How Does the Internet Industry Compare?

By Daniel Karrenberg
Daniel Karrenberg

In an earlier CircleID post (The ISP Industry: Concentrated or Diverse?) we discussed if the ISP industry is concentrated and concluded the industry is amazingly open and varied.

This time we try to identify criteria that make other economic sectors comparable to our own industry, using the global automotive manufacturing sector as an example to test our assumptions.

Comparing the Internet industry with other industries is interesting, because it is quite special in a number of ways: it is transparent, keeps detailed records and values a high level of industry self-regulation. It also enables organisations to serve a global market.

When looking at the automotive and ISP industries, it's apparent that even though there are many dissimilarities, they have a number of features in common too:

In the image below you can see the status of the ISP industry in the RIPE NCC service region (Europe, Middle East and parts of Central Asia) in 2008 (left) compared with the automotive industry in 2008 (right). [footnote: Note that the number of organisations that received resources from the RIPE NCC has grown significantly since 2008 as you can see in the previous article, but we only have data for the automotive industry up until 2008.]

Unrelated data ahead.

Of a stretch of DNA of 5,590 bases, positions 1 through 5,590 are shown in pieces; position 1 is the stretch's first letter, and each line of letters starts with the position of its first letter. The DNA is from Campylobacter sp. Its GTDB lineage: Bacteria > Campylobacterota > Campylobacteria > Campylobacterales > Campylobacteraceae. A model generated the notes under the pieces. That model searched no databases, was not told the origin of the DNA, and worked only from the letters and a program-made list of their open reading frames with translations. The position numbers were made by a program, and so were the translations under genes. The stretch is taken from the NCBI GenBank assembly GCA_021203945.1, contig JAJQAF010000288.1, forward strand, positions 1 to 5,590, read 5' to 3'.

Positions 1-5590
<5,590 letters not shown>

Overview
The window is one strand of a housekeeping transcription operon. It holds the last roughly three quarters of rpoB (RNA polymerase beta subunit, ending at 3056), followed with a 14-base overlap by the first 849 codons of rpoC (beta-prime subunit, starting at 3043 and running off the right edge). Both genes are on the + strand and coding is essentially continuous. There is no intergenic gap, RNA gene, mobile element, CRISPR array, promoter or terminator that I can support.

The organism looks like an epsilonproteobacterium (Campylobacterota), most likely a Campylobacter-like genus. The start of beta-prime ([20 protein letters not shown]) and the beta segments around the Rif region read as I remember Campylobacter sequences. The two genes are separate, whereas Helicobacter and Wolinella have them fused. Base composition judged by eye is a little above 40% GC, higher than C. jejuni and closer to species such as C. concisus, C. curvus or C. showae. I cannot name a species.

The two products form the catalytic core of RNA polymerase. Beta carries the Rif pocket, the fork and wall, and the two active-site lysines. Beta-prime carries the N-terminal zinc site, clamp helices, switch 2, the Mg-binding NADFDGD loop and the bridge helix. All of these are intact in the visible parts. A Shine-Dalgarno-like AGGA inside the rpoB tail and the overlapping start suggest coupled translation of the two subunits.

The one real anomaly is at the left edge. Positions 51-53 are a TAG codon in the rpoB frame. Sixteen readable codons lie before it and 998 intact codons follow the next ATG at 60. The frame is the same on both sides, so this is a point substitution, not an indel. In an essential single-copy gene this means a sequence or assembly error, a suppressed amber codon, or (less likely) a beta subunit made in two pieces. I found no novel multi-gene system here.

At the end of 2008, 100% of the IPv4 address space allocated or assigned by the RIPE NCC before that time was divided between 6,208 separate institutions, including 5,698 that were established after 31 December 1997.

In 2008, 98.6% of the global automotive production was divided between 49 separate manufacturers, including 18 that were not listed in 1998, and four that were established after 31 December 1997.

Whereas the ISP industry shows many new entrants and also a lot of "up" and "down" movement over the last ten years, there wasn't much change in the automotive industry.

It is quite normal for industries to show a certain level of concentration. And concentration, often illustrated as a pyramid, is not bad as such. It only becomes problematic when there is no movement inside the pyramid and when organisations cannot move up or down based on how well or how badly they are performing.

Another important aspect is transparency and peer pressure. If it is not clear anymore how decisions are made and based on which criteria organisations can move around in the system, it will become locked and eventually break down just like recently happened in the banking industry — more about that in another post.

For further information, please refer to the background article on RIPE Labs: How Does the Internet Industry Compare

By Daniel Karrenberg, Chief Scientist at the RIPE NCC

Related topics: Access Providers, IP Addressing, Regional Registries

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